Grant gives tots time on the ice
Whether they licked it, rolled on it, or skated on it, 140 preschoolers recently took to the ice at the Martha's Vineyard Arena for a free, 10-week learn-to-skate program that may grow some budding hockey players and figure skaters.
A $25,000 grant from the Rocksprings Foundation, "a Maryland-based foundation with Island ties," paid for the entire program for the preschoolers, including helmets, ice skate rentals, instructor's fees, and ice time.
The grant also covered the preschoolers' registration costs in the United States Figure Skating Association, which offers the "Snowplow Sam" learn-to-skate program in which they participated, along with the badges and patches they earned.
Instructor Beth Blankenship lends Joey Cywinski of Project Headway preschool a steadying hand. Photos by Ralph Stewart
Held on weekday mornings, the preschool classes put the arena to use at a time it is usually empty. Beth Blankenship, the arena's professional figure skating instructor, taught 12 classes of three- to five-year-olds, with 19 in the largest group.
"Basically because they were so little, I let them do anything," said Ms. Blankenship. "One boy would roll around and crawl. That's fine - that means he's not afraid of the ice."
The children used single blade skates, and progressed from crying in frustration, "I can't do this," to "flying around the rink, wanting to skate," Ms. Blankenship said. "That's the best thing, I think."
Since the classes involved a lot of one-on-one instruction in the first few weeks, parents and preschool teachers helped. Ms. Blankenship also recruited members of the Martha's Vineyard Regional High School (MVRHS) hockey teams, both girls and boys, who donated their time as a community service project.
"Every child absolutely loved it, and the parents and teachers were so excited," said Ms. Blankenship. "A lot of the kids are wanting to ice-skate now, and it has helped grow the numbers at the rink."
Savannah Waller of Project Headway preschool gives a triumphant wave as she conquers the ice.
Jeanne Ogden, who serves on the boards of directors of the arena and the Figure Skating Club, wrote the grant asking for $10,000 for a five-week program and submitted it last September. "The arena for years has wanted to set up a youth program aimed at children three to five who might not be able to participate or have the funds to do it," said Ms. Ogden. "It also would provide a feeder program for youth hockey and figure skating."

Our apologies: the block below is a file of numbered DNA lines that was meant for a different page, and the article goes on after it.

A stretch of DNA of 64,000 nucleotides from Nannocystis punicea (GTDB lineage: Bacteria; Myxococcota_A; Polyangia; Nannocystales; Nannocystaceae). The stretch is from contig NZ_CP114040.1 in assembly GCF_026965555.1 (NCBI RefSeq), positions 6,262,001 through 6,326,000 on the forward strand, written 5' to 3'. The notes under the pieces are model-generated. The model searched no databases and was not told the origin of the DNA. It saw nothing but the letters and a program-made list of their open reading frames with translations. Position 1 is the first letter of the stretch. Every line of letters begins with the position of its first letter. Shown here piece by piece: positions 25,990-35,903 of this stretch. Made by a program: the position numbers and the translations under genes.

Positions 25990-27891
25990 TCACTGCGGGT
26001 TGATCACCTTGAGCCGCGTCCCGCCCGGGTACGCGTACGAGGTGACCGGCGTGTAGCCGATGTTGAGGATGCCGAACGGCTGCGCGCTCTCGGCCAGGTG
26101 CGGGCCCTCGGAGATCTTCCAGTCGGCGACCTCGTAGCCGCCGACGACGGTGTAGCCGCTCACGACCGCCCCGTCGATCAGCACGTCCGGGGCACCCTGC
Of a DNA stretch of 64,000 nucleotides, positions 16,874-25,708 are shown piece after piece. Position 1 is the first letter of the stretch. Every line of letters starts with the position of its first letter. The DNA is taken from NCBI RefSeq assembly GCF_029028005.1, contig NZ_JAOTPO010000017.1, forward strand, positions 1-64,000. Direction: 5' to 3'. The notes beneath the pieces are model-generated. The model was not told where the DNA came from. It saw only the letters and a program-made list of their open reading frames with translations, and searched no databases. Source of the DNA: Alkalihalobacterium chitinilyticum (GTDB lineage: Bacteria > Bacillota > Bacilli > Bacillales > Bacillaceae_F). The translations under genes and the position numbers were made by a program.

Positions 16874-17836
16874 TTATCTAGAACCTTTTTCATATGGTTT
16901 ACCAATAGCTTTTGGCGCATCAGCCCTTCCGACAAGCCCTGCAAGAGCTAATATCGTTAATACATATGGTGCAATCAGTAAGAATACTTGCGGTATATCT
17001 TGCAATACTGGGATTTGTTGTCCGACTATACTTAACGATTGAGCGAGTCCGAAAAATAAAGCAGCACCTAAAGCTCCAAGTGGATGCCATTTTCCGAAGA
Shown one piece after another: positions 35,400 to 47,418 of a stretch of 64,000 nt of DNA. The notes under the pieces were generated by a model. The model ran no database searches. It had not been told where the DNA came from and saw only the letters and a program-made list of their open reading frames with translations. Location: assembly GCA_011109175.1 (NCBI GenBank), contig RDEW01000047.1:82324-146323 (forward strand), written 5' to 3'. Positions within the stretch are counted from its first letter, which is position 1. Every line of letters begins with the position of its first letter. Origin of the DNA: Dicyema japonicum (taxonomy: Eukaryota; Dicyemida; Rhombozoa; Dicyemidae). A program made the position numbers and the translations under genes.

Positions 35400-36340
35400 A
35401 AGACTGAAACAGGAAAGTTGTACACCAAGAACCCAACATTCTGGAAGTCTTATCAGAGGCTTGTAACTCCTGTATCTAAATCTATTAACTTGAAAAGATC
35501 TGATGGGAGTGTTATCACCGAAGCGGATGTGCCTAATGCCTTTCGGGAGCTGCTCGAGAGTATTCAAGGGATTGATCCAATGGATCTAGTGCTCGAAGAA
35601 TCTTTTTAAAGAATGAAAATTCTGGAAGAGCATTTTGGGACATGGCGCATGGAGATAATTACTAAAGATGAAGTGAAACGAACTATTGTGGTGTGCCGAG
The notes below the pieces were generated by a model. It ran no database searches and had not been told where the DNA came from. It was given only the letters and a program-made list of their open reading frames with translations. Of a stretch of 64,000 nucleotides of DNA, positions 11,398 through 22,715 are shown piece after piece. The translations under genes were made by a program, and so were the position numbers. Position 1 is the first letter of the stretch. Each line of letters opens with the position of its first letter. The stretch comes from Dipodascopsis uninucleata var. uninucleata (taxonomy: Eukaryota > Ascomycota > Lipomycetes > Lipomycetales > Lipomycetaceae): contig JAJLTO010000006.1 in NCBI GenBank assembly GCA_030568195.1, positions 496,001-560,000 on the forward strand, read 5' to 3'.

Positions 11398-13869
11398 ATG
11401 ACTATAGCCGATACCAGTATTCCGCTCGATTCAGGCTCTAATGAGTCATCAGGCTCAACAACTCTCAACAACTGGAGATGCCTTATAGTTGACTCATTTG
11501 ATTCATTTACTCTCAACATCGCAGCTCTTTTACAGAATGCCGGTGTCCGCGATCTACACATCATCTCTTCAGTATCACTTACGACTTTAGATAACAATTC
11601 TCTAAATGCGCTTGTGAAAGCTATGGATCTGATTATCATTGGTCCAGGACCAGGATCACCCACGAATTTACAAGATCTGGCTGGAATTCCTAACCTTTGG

Starting with hopes for a five-week program, Ms. Ogden said to her surprise, "We found out the last week of December we were awarded a grant for $25,000, and the foundation asked if we could do a 10-week program. It was better than we expected."
That meant organizing the program quickly to fit in ten weeks between the end of January and the ice arena's seasonal closure this month. With no time to advertise, Ms. Ogden, the arena management and staff phoned Island preschools that could likely take advantage of morning classes.
"It was such a joy to work on. I actually really, really enjoyed putting it together and then seeing it take off," said Ms. Ogden, who helped the children register and lace up their skates the first week. "Seeing their smiling faces, it didn't seem like a lot of work to have that kind of reaction."
The classes culminated in the preschoolers' debut at the arena's annual figure skating ice shows on April 8 and 9. The rink closed on April 10 and will reopen on July 15 for summer figure skating and hockey camps.
Looking ahead, Ms. Ogden plans to reapply for the grant for next year, building on the preschool program's success perhaps by adding some instructors.
"I'm very happy about how it was run. It can only get better. For $25,000, to get 140 kids learning to skate, that is really not that much money. I think it can take off even more next year," she said.
In addition to providing the children with a physical activity during the winter months, Ms. Ogden observed, "We could see an increase in public ice-skating afterwards. It definitely built up more participation."